up for lost, and I had the greatest difficulty in getting
any of my orders executed. And, sir, what from
the raging of the fire, the yelling and howling of
several hundred Indians, the cries of nine women and
children, (a part soldiers' and a part citizens' wives,
who had taken shelter in the fort,) and the despond-
ing of so many men, which was worse than all, I
can assure you that my feelings were very unplea-
sant; and in fact there were not more than ten or
fifteen men able to do a great deal, the others being
either sick or convalescent; and to add to our other
misfortunes, two of the stoutest men in the fort, that
I had every confidence in, jumped the pickets and
left us. But my presence of mind did not for a mo-
ment forsake me. I saw that by throwing off a part
of the roof that joined the block house which was on
fire, and keeping this end perfectly wet, that the
whole row of buildings might be saved, and leave
only an entrance of l6 or 20 feet for the Indians, af-
ter the house was consumed, and that a temporiry
breastwork might be erected to prevent their even
entering there. I convinced the men that this could
be accomplished, and it appeared to inspire them



with new life, and never did men act with more
firmness and desperation. Those that were able,
(while the others kept up a constant fire from the
other block house and the two bastions,) mounted
the roofs of the houses, with Dr. Clark at their head,
(who acted with the greatest firmness and presence
of mind while the attack lasted, which was seven
hours,) under a shower of bullets, and in less than a
moment threw ofl'as much of the roof as was neces-
sary. This was done with the loss of only one man,
and two wounded, and I am in hopes neither of them
dangerously. The man that was killed was a little
deranged, and did not get ofi'the house as soon as di-
rected or he would not have been hurt. Although
the barracks were several times in a blaze, and an
immense quantity of fire against them, the men used
such exertions that they kept it under, and before
day raised temporory breastworks as high as a man's
head. The Indians continued to pour in a heavy
fire of ball, and an innumerable quantity of arrows,
during the time the attack lasted, in every part of
the parade. 1 had but one other man killed, (nor
any other wounded inside the fort,) and he lost his
life by being too anxious. He got into one of the
gallies in the bastion, and fired over the pickets, and
called out to his comrades that he had killed an In-
dian, and neglecting to stoop down, in an instant was
shot dead. After keeping up a constant fire till 6
o'clock next morning, which we began to return with
some effect after daylight, they removed out of the
reach of our guns. The Indians suffered smartly,
but were so numerous as to take off all that were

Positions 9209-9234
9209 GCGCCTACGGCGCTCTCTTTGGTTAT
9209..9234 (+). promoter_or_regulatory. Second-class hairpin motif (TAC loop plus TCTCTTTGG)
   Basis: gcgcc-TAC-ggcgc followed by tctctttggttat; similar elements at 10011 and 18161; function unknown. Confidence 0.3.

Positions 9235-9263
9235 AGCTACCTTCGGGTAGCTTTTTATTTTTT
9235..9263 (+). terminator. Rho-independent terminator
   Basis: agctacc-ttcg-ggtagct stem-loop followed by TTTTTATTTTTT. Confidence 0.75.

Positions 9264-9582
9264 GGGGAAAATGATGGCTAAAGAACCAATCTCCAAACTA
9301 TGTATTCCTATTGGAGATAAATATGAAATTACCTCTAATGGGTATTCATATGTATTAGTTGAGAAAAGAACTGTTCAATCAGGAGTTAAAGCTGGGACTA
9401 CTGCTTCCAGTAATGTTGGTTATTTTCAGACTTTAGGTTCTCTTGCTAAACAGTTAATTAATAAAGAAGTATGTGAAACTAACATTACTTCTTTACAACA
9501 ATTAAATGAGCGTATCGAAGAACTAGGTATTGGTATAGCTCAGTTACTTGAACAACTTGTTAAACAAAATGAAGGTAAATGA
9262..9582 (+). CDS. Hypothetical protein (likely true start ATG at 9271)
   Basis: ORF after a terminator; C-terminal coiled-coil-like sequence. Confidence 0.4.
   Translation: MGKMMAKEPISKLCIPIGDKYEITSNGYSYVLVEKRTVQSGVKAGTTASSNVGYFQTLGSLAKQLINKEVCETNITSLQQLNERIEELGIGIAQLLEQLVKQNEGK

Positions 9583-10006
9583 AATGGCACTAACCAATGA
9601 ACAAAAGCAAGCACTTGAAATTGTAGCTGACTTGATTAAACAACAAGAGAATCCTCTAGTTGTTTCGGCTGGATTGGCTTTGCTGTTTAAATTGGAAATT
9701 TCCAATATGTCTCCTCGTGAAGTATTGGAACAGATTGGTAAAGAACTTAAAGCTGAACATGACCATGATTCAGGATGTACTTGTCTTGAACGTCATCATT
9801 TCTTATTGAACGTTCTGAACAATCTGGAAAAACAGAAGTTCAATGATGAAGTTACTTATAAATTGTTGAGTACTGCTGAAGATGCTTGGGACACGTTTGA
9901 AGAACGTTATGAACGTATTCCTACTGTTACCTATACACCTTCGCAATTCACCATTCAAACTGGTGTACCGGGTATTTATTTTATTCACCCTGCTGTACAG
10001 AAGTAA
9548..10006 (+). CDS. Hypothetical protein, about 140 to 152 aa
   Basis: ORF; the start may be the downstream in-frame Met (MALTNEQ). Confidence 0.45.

shot. They continued with us until the next morn-
ing, but made no further attempts on the fort, nor
have we seen any mpre of them since. We lost the
whole of our provisions, but must make out to live
on green corn until we can get a supply, which I
hope will not be long.

If you carry on the expedition against the Prophet
this fall, you ought to be well provided with every
thing, as you may calculate on having every inch of
ground disputed, between this and there, that they
can defend with advantage.

Fort Harrison, Sept. 13th, 1812.

Dear Sir : I wrote you on the 10th inst., giving you
an account of the attack on this place, as well as of
ray situation, which account I attempted to send by
water, but the two men that I dispatched in a canoe
after night found the river so well guarded that they
were obliged to return. The Indians had built a fire
on the bank of the river, a short distance below the
garrison, which gave them an opportunity of seeing
any craft that might attempt to pass, and were wait-
ing with a canoe ready to intercept it. I expect the
fort, as well as the road to Vincennes, is as well or
better watched than the river; * # *
but my situation compels me to make one other at-
tempt by land, and my orderly sergeant with one
other man, set out with strict orders to avoid the
road in the day time, and depend entirely on the
•woods ; although neither of them have ever been to
Vincennes by land, nor do they know any thing of
the country; but I am in hopes they will reach you
in safety. I send them with great reluctance from
their ignorance of the woods. I think that it is very
probable there is a large body of Indians waylaying
the road between this and Vincennes, likely about
the Narrows, for the purpose of intercepting any
party that may be coming to this place, as the cattle

they got here will supply them with provisions for
some time to come. Please, Stc,

His Excellency, Gov. Harrison.

The paper containing the above letter has the fol-
lowing paragraph:

"In addition to the above account of the gallant
defence of Fort Harrison, from an attack of a party
of Indians, perhaps ten times their number, we have
pleasure in stating that there is every reason to be-
lieve that the Post was relieved before the Indiana
could reassemble to attack it. On Thursday even-
ing, the 10th, Col. William Kuasell arrived at Vin-
cennes from Illinois, with about 600 mounted Ran^
gers and 500 Infantry, with which he marched on
the 113th, to succour Fort Harrison. On the 13th he
encamped within 35 miles of the Fort, which he ex-
pected to reach on the 16th."'

The attack on the Fort was on the night of Sep-
tember 4.

Battle of Okee-Cho-Bee.

Headquarter<;, 1st Brigade, J

.flrmy South of the If'ithlacoochee, >

Fort Gardner, Jan. 4, 1838. )

Sir : — On the 19th ultimo I received at this place
a communication from Major General Jessup, in-
forming me that all hopes of bringing the war to a
close by negotiation, through the interference or

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Online LibraryJ. G. (John Gideon) MillingenThe Taylor text-book, or Rough and ready reckoner → online text (page 4 of 16)